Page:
From there, Riot Fest 2017 was a dusty, sweaty blur. Friday consisted of me seeing a good amount of bands I just happened to stumble across while finding some food (which was super easy with the carnival themed junk food stands literally everywhere). A highlight of my Friday included the chance to talk with Ross Jarmen of another long-lived act The Cribs. Recently releasing their new album 24-7 Rock Star Shit, Jarmen spoke casually about the entire thing being crafted and tracked in just 5 damn days while I stood in his literal and figurative shadow of success. Insanity. As I attempted to melt into the grass, A Day To Remember seized the stage right as dusk hit. Although Jeremy McKinnon was a steady half-beat behind on his vocals for the first half of the set, their killer production kept me from leaving the set. Luckily, the rest of the band absolutely murdered it and inspired me to do a few mosh kicks while dancing (a true rarity). Although I didn’t get to see Nine Inch Nail’s set a the end of the night, I heard the entire thing while walking (crawling) back to the car and Trent Reznor sounded incredible.
Thankfully, a friend of mine has an equally adventurous soul so we spent Saturday morning bopping around to a few cool spots. I bought some art, I witnessed urban street art displays, had some strong coffee and explored a Stranger Things themed bar. As we walked into Riot Fest day two, a few acts that I saw and/or heard that impressed me on Saturday were some that came as no surprise. Knuckle Puck played a few new singles that had the crowd trying to delightfully murder each other and Danzig and Bad Brains produced massive slews of people to bear witness to punk legends, kicking up dust in front of the giant devil mascot. One of my favorite sets that I wasn’t expecting to write about came from The Regrettes. Not only are these chicks an ode to female punk as it’s own genre, their crowd involvement (especially when mentioning their hate for Donald Trump) was full of high energy kids. I wrote a review of their latest album Feel Your Feelings, Fool and their live show completed my love for their solid sound, unable to be achieved by most alternative/punk bands. Props.
As the carnival of the strange faded into a beautiful, rich sunset, it became time for some sweet nostalgia. I tagged along to see New Found Glory who put on a good show as usual. I had a few Strongbows and enjoyed it, but definitely not as much as I enjoyed Taking Back Sunday. I had an unfulfilled dream of seeing them (even though Adam literally lives 20 minutes from me and I see him often) so I was completely ready and excited for this particular performance. It seemed I was a part of a small crowd who actually listened (and is obsessed with) their latest album Tidal Wave, which brought back a sound from their earlier days. I heard a lot of groaning mixed with “UGH they need to play something from Louder Now!”; unsurprising but annoying for someone who thinks Tidal Wave is amazing. They put on a show that left my heart complete, and also laughing along with Adam’s QOTSA jokes. I felt it was a solid day, but I left the grounds that night with an aching feeling, since I had to fly home Sunday afternoon. This meant missing Cap’n Jazz, Jawbreaker and Paramore, all of which I deem huge gifts to humanity. Honestly? I desperately wished the days could have been switched but I understand keeping the largest acts for last.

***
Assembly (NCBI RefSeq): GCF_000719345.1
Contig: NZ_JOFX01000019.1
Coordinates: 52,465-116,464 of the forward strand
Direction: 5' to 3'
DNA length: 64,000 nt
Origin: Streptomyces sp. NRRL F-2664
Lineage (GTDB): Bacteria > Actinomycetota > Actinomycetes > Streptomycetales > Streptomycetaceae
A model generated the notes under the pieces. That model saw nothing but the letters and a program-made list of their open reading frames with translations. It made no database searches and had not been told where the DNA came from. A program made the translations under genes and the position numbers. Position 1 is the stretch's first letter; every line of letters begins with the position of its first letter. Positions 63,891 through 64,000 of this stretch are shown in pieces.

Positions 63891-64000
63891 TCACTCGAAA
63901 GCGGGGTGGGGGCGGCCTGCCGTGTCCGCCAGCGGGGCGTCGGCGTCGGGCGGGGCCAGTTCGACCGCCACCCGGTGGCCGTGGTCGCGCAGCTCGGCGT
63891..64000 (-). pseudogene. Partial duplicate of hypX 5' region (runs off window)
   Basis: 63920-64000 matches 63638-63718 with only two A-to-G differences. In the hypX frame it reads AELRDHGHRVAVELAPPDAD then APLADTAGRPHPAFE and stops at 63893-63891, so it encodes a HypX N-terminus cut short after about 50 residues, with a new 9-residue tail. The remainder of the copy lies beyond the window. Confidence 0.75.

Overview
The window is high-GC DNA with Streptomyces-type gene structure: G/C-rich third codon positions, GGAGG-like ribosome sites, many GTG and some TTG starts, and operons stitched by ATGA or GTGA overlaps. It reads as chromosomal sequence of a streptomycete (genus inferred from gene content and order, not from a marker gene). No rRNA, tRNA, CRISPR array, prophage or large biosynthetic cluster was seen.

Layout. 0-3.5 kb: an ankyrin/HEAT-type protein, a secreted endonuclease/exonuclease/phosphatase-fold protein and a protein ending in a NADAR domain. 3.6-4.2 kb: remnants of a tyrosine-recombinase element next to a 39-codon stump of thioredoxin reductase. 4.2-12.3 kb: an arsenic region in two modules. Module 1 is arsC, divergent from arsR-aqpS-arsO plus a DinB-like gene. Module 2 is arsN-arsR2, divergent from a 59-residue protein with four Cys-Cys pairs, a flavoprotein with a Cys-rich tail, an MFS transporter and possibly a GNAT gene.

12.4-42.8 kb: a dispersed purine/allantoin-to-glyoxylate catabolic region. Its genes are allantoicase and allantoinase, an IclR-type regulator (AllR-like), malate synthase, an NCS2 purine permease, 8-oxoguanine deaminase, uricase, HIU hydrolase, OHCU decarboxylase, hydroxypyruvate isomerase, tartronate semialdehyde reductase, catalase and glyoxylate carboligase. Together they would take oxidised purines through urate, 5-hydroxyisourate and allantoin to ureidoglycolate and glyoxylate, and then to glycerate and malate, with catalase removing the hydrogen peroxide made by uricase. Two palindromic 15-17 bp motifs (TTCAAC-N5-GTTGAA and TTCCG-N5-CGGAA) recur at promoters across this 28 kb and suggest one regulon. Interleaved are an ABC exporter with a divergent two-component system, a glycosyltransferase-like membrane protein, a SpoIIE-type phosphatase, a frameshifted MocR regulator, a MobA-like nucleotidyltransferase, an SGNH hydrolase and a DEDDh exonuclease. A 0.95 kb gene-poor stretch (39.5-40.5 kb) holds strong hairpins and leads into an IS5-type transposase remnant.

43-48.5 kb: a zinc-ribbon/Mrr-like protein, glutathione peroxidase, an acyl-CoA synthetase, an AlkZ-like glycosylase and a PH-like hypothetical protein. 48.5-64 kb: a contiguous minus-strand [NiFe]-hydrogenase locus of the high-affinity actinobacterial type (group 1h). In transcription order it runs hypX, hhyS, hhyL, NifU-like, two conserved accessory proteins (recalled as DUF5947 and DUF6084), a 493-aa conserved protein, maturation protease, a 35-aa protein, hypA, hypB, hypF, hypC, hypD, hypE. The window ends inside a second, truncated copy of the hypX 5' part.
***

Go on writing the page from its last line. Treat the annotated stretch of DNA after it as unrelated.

Photos by Ali Nugent
Although a few kinks as with any massive festival, Riot Fest 2017 was definitely an adventure for me. I stayed in Logan Square, adventured in Wicker Park (did you know there’s a taco bell that sells alcohol?!), partied to My Chemical Romance at Riot Feast and met up with many industry people that made the entire trip worth it. All in all, it was an exhausting success.